|Public Record Office|
|Town or city||City of London, London|
|Design and construction|
|Architect||Sir James Pennethorne|
The Public Record Office (abbreviated as PRO, pronounced as three letters and referred to as the PRO), Chancery Lane in the City of London, was the guardian of the national archives of the United Kingdom from 1838 until 2003, when it was merged with the Historical Manuscripts Commission to form The National Archives, based in Kew. It was under the control of the Master of the Rolls, a senior judge. The Public Record Office still exists as a legal entity, as the enabling legislation has not been modified.
The Public Record Office was established in 1838, to reform the keeping of government and court records which were being held, sometimes in poor conditions, in a variety of places. Some of these were court or departmental archives (established for several centuries) which were well-run and had good or adequate catalogues; others were little more than store-rooms. Many of the professional staff of these individual archives simply continued their existing work in the new institution. Many documents were transferred from the Tower of London and the Chapter House of Westminster Abbey, though Domesday Book was not moved from Westminster Abbey until 1859, when proper storage had been prepared.
The PRO was placed under the control of the Master of the Rolls, a senior judge whose job originally had included responsibility for keeping the records of the Court of Chancery. Its original premises were the mediaeval Rolls Chapel (the former Domus Conversorum, a chapel for Jews who had converted to Christianity), on Chancery Lane at the western extremity of the City of London, near the border with the City of Westminster. The first Master of the Rolls to take on this responsibility was Lord Langdale (d.1851) although his Deputy Keeper, the historian Sir Francis Palgrave (who wrote a voluminous work on ancient writs, many of which were housed in the PRO), had full-time responsibility for running the Office.
Until 1852 no right existed for the general public to consult the records freely, even for scholarly purposes, despite the intention of the Public Record Office Act 1838 to enable public access. Fees were payable by lawyers who in return were permitted to consult a limited number of documents. These charges were abolished for serious historical and literary researchers after a petition was signed in 1851 by 83 people including Charles Dickens and the historians Lord Macaulay and Thomas Carlyle.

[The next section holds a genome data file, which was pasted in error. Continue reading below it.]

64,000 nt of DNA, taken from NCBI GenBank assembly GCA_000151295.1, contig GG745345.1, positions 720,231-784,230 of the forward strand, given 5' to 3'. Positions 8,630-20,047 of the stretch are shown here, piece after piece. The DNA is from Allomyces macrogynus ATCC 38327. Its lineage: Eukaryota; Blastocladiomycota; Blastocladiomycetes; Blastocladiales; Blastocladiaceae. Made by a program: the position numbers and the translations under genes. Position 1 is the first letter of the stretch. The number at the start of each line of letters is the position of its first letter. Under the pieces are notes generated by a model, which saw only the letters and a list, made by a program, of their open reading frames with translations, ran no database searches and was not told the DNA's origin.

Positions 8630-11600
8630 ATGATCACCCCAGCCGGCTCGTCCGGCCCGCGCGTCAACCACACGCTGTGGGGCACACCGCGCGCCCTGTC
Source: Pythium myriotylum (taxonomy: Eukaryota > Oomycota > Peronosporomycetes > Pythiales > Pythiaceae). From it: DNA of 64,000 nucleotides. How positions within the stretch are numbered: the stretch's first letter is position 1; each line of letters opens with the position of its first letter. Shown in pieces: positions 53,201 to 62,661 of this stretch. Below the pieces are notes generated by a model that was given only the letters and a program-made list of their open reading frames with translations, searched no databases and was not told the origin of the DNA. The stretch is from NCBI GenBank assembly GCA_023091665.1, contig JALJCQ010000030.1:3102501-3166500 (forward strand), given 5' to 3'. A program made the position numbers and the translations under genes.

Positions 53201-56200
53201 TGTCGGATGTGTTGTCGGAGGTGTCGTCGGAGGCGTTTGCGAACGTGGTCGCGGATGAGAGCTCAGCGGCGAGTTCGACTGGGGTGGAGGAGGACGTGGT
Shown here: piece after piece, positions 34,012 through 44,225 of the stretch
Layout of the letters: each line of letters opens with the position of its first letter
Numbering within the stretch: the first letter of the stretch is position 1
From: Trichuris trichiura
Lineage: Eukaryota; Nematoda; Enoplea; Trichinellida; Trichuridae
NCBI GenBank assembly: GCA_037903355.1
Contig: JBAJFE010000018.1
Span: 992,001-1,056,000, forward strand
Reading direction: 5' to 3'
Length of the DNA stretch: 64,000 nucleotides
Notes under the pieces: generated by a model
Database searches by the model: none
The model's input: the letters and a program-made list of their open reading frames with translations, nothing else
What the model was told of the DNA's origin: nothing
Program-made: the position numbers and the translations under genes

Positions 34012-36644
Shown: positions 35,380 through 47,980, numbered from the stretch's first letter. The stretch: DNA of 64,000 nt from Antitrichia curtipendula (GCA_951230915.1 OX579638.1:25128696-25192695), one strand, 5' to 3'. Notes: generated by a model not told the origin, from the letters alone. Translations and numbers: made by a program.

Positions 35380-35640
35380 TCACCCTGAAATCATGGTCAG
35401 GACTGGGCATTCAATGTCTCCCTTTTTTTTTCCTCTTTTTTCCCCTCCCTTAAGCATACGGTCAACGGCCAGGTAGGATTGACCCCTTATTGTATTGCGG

Between 1851 and 1858 a purpose built archive repository was built next to the Rolls Chapel, to the design of the architect Sir James Pennethorne, and following the Chapel's demolition due to structural unsoundness, was extended onto that original site between 1895 and 1902. Public search rooms were opened in 1866, but the pressure of wider demand led the authorities to restrict the availability of certain classes of document and to favour visitors who were experienced in dealing with historical material.
The growing size of the archives held by the PRO and by government departments led to the Public Records Act 1958, which sought to avoid the indiscriminate retention of huge numbers of documents by establishing standard selection procedures for the identification of those documents of sufficient historical importance to be kept by the PRO. Even so, growing interest in the records produced a need for the Office to expand, and in 1977 a second building was opened at Kew in south-west London. The Kew building was expanded in the 1990s and by 1997 all records had been transferred from Chancery Lane either to Kew or to the Family Records Centre in Islington, North London. The Chancery Lane building was acquired by King's College London in 2001, and is now the Maughan Library, the University's largest library.
In April 2003 the PRO merged with the Historical Manuscripts Commission to form The National Archives, which moved from its previous office also located off Chancery Lane, to Kew in 2004. The National Archives of Scotland and the Public Record Office of Northern Ireland were and remain separate institutions.
The archive held the official collection of records of public business for England, Wales and the central UK government, including the records of court proceedings going back to the Middle Ages, and the original manuscript of the Domesday Book.
Under the 1958 act, most documents held by the PRO were kept "closed" (or secret) for 50 years: under an amending act of 1967 this period was reduced to 30 years (the so-called "thirty year rule"). These provisions changed significantly when the UK's Freedom of Information Act 2000 came into full effect in 2005: the 30 year rule was abolished and closed records in The National Archives became subject to the same access controls as other records of public authorities. Some records do remain closed for longer periods, however: individual census returns, for example, are kept closed for 100 years. In 2002 the PRO set up a website to allow online access to the records of the 1901 census, and was overwhelmed by the numbers of people wanting to access the site.
From 1838 to 1958 the nominal head of the office, known as the Keeper of the Records, was the Master of the Rolls of the day. The chief executive officer who oversaw the office's day-to-day operations was known as the Deputy Keeper of the Records. Deputy Keepers from 1838 to 1958 were:
The 1958 act transferred responsibility for the PRO from the Master of the Rolls to the Lord Chancellor; and the title of the chief executive was changed to Keeper of Public Records. The Keepers from 1958 to 2003 were: